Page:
There are bureaucratic complications to this tragedy as well. Italy has experienced more than two years of recession so may not be well prepared to deal with this unexpected crisis financially. An alert system was in effect but the efficiency of it is questionable since evacuation orders had been ignored and it has been said that the weather predictions were understated. Though this event was due to a variety of factors, the risk was said to have been heightened by faulty construction of buildings, especially in coastal areas, and need for better emergency planning.

          Needless to say that Cyclone Cleopatra has left a long road of healing and repair for the people of Sardinia. With climate change being very real, and the anthropogenic contributions to it, the potential of this or storms like this occurring again seems to be likely. Hopefully better, advanced preparations for these devastating natural disasters will minimize future detrimental effects and mortalities.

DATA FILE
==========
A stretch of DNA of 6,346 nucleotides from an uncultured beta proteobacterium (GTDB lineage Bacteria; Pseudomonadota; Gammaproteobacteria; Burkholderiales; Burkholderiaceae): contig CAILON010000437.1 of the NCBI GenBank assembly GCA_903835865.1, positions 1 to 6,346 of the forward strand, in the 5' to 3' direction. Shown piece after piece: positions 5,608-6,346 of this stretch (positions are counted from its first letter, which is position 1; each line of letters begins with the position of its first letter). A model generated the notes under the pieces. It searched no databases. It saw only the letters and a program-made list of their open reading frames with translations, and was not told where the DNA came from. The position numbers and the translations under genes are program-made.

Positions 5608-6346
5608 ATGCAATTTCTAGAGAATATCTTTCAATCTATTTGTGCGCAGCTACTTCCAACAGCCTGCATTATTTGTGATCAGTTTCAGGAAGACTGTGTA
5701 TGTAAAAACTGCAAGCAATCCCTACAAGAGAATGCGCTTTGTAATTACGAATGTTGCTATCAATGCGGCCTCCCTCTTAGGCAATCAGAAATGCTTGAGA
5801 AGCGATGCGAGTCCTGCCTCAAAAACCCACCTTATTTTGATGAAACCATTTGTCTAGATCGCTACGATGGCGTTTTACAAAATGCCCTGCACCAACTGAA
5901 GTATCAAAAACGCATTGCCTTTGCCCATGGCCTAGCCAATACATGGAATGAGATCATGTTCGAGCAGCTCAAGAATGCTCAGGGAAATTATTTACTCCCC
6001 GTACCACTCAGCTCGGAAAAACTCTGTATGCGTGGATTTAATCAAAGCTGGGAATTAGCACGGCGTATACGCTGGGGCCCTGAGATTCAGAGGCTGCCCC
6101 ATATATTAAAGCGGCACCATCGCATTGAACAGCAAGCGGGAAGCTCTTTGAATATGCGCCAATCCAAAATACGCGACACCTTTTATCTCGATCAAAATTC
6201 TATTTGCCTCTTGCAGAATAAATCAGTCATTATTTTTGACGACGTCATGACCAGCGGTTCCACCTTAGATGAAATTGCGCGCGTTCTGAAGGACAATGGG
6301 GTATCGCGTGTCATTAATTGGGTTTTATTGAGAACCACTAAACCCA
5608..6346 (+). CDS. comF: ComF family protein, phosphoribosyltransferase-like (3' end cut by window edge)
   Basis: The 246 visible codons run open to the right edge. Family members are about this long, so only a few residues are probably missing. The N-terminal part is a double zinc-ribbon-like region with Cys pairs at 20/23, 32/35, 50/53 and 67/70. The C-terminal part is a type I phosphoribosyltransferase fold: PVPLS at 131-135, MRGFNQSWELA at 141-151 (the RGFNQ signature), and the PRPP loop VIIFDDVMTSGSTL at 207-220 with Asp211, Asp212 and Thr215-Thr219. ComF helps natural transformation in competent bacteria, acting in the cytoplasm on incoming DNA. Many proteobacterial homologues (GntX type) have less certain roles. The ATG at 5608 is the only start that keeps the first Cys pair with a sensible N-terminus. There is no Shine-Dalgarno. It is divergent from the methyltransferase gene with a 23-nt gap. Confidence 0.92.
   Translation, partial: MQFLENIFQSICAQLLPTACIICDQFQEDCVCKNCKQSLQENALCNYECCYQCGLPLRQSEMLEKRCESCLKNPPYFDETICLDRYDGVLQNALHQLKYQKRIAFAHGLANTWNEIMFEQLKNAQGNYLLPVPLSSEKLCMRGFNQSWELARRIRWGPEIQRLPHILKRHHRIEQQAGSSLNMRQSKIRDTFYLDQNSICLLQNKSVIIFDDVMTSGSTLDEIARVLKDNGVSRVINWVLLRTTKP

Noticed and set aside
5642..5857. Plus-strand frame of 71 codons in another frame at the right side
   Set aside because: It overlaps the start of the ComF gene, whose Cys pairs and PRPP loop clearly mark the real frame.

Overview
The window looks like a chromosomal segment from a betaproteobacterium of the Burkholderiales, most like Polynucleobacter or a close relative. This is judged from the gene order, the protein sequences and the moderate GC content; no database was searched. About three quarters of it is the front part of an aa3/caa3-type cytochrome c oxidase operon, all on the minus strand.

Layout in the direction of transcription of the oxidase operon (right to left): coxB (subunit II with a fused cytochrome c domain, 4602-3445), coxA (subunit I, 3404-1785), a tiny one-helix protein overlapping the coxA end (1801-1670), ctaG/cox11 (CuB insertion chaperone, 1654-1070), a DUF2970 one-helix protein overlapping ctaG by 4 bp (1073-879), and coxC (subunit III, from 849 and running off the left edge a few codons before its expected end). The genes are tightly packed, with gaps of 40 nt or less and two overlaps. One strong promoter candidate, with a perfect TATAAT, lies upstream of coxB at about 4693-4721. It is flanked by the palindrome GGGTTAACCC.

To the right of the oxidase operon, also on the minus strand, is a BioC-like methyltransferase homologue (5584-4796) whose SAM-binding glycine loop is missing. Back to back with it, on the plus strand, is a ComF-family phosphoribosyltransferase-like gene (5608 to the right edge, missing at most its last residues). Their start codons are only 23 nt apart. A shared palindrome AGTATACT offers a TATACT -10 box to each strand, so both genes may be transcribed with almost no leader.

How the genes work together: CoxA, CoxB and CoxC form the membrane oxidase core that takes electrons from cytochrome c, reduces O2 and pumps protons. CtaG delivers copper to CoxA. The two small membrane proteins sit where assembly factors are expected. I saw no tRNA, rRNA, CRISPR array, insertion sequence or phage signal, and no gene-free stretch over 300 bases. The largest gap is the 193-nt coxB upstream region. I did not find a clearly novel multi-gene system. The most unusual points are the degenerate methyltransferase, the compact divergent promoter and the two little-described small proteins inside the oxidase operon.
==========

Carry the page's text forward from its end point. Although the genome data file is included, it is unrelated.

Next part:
Thank You to OCEAN Researcher Brigid McKenna

For more information:

http://www.dailymail.co.uk/news/article-2509741/Sardinia-storm-tears-Italian-island-causing-death-destruction.html

http://guardianlv.com/2013/11/sardinia-cyclone-prompted-state-of-emergency-in-italy/

Transdermal Chemicals in Your Body: Triclosan

Hand sanitizers and cosmetics as well as children's toys may contain triclosan. Exposure to this transdermal chemical allows it to enter the body through the skin. The same property of triclosan that interferes with bacterial functions may also impact human muscle function. While this is still being researched, this may be a chemical that bears tracking.